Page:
For intermittent i.v. infusion, a Y-tube administration set can be used with compatible solutions. However, during infusion of a solution containing cefepime, it is desirable to discontinue the other solution.

I.M.: Reconstituted as recommended (see Reconstitution and Compatibility) to a final concentration of 280 mg/mL and given by deep i.m. injection into a large muscle mass (such as the upper outer quadrant of the gluteus maximus).

Although cefepime can be constituted with 0.5 or 1% lidocaine HCl, it is usually not required since cefepime causes little or no pain upon i.m. administration.

Reconstitution: I.M. Injection: The following diluents may be used for constituting cefepime for i.m. injection: sterile water for injection, 0.9% sodium chloride injection, 5% dextrose injection, bacteriostatic water for injection with paraben(s), bacteriostatic water for injection with benzyl alcohol, 0.5 or 1% lidocaine HCl.

Direct I.V. Injection: Constitute cefepime with 10 mL of sterile water for injection, 5% dextrose injection or 0.9% sodium chloride injection.

I.V. Infusion: Constitute the 1 g or 2 g vial as recommended and add an appropriate quantity of the resulting solution to one of the compatible i.v. fluids in an i.v. administration set.

At concentrations between 1 and 40 mg/mL, cefepime is compatible with the following i.v. infusion fluids: 0.9% sodium chloride injection, 5% or 10% dextrose injection, M/6 sodium lactate injection, 5% dextrose and 0.9% sodium chloride injection, Lactated Ringers and 5% dextrose injection and Normosol-R and Normosol-M in 5% dextrose injection.

Compatibility: Cefepime, prepared in 0.9% sodium chloride or 5% dextrose injection at a concentration of 4 mg of cefepime/mL, is stable for 72 hours under refrigeration (2 to 8°C) when admixed with: heparin (10 or 50 U/mL), potassium chloride (10 or 40 mEq/mL), theophylline (0.8 mg/mL in 5% dextrose injection).

Cefepime at a concentration of 40 mg/mL in 0.9% sodium chloride solution or 5% dextrose injection was found to be compatible with amikacin (6 mg/mL).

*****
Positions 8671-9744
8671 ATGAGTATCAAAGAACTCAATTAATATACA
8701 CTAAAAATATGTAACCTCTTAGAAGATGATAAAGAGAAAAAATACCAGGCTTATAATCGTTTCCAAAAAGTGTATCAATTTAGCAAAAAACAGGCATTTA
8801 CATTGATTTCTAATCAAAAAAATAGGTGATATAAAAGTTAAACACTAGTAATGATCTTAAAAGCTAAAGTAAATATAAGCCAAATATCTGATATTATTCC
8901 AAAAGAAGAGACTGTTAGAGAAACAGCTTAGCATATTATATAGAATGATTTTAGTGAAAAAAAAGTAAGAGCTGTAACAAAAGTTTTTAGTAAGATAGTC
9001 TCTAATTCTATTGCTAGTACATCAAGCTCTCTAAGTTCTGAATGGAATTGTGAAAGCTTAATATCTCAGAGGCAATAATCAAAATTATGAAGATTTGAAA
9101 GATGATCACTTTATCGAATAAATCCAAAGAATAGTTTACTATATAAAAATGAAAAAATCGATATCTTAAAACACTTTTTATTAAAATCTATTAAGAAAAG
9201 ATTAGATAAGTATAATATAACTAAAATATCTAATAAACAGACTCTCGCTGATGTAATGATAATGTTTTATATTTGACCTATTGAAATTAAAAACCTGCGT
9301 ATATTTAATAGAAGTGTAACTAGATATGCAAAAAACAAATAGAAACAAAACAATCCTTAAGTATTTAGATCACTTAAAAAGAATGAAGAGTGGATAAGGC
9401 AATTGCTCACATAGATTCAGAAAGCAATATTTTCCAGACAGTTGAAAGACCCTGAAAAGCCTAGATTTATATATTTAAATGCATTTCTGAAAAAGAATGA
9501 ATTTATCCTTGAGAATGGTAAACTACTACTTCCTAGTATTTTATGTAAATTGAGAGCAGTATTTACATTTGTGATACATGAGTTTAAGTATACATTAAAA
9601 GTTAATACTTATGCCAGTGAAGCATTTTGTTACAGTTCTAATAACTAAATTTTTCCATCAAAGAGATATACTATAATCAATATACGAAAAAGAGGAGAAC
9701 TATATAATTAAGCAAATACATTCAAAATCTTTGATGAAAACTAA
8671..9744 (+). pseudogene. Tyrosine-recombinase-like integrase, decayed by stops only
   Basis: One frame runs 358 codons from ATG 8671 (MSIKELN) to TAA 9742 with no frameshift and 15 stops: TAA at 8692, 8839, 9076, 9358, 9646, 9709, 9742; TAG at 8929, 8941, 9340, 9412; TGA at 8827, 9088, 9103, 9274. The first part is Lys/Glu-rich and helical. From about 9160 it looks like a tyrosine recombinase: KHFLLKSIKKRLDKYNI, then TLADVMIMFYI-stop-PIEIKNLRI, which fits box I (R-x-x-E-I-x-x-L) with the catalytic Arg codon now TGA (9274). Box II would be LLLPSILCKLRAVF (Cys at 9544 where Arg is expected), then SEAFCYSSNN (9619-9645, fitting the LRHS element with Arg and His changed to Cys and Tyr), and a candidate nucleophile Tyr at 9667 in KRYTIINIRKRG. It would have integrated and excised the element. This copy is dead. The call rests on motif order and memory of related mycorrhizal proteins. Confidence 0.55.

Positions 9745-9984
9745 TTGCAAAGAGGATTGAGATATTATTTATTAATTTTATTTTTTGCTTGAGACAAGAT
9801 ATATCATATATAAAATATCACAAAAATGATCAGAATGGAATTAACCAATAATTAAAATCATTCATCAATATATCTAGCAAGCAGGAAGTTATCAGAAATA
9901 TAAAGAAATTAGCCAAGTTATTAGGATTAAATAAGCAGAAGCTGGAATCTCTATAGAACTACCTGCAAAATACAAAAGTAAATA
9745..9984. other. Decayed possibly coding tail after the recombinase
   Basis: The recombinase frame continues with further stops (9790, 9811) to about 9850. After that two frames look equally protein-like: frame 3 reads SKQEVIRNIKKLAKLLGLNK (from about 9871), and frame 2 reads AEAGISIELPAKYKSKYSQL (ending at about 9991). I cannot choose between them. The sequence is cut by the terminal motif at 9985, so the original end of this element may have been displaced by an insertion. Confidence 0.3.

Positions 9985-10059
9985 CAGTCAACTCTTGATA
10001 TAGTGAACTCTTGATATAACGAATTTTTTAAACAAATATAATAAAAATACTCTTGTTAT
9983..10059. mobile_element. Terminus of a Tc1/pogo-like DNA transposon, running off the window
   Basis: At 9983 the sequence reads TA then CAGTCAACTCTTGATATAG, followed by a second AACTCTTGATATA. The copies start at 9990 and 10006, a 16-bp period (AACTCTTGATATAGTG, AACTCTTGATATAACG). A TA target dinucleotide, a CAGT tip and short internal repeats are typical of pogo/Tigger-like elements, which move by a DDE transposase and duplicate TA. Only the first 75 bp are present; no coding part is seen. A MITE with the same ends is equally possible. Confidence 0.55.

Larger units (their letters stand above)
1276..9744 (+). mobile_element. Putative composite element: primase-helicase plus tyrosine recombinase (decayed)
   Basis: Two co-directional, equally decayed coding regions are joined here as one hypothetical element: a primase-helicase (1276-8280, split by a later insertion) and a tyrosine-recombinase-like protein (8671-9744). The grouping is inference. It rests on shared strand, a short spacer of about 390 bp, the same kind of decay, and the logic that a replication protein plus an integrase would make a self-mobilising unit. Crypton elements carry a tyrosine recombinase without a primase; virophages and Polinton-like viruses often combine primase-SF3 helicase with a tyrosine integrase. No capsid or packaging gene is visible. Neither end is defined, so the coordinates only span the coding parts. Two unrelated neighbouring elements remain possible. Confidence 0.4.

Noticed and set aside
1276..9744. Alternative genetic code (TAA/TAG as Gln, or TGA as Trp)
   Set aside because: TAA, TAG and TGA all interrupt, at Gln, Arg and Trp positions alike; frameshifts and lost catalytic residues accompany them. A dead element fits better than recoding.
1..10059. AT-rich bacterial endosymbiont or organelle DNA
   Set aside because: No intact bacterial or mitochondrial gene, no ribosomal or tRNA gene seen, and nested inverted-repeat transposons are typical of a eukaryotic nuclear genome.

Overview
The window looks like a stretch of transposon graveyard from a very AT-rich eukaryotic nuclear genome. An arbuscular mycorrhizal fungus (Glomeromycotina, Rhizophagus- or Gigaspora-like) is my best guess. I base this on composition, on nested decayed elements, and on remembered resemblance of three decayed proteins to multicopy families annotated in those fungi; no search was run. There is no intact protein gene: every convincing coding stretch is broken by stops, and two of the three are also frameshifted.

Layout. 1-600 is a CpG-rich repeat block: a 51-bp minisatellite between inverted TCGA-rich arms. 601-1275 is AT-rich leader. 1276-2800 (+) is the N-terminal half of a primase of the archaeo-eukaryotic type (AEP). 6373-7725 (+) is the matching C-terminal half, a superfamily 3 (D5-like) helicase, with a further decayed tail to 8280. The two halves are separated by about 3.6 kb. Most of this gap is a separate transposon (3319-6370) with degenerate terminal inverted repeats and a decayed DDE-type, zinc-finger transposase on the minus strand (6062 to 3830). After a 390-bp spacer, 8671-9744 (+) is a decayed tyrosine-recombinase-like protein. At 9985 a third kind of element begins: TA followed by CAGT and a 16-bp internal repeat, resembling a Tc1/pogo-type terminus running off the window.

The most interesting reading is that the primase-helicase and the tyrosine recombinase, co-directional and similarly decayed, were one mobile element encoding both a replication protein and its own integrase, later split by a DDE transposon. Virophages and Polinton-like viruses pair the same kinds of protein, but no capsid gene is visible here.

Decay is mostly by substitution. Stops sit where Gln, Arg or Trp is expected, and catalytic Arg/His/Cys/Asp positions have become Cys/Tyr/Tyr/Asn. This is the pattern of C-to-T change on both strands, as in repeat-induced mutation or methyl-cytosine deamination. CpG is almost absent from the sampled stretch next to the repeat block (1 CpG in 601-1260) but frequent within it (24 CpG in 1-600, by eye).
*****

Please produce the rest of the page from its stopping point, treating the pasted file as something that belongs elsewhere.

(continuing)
Solutions of cefepime, like solutions of most beta-lactam antibiotics, should not be added to solutions of ampicillin, metronidazole, vancomycin, gentamicin, tobramycin sulfate or netilmicin sulfate because of physical or chemical incompatibility. However, if concurrent therapy with cefepime is indicated, each of these antibiotics can be administered separately to the same patient.

As with all parenteral products, i.v. admixtures should be inspected visually for clarity, particulate matter, precipitation, discoloration and leakage prior to administration whenever solution and container permit.

Stability and Storage: Store dry powder at room temperature (15 to 30°C) and protect from light. The dry powder may also be stored in the refrigerator (2 to 8°C), protected from light.

Solutions for i.m. or i.v. use reconstituted as well as diluted as recommended with sterile water for injection, 0.9% sodium chloride injection or 5% dextrose injection are stable for 72 hours when stored under refrigeration (2 to 8°C) and protected from light. Solutions reconstituted as well as diluted with diluents other than those listed above should be used immediately after reconstitution.

Note: Parenteral drugs should be inspected visually for particulate matter before administration, and not used if particulate matter is present.

As with other cephalosporins, the color of reconstituted solutions of cefepime may darken (colorless to amber) on storage, nevertheless, the product potency is not adversely affected.

Availability And Storage: Each single use vial of dry powder contains: cefepime HCl equivalent to 1 g and 2 g of cefepime activity. Nonmedicinal ingredients: L-arginine 725 mg per g of cefepime.

MAXIPIME™ Bristol-Myers Squibb Cefepime HCl Antibiotic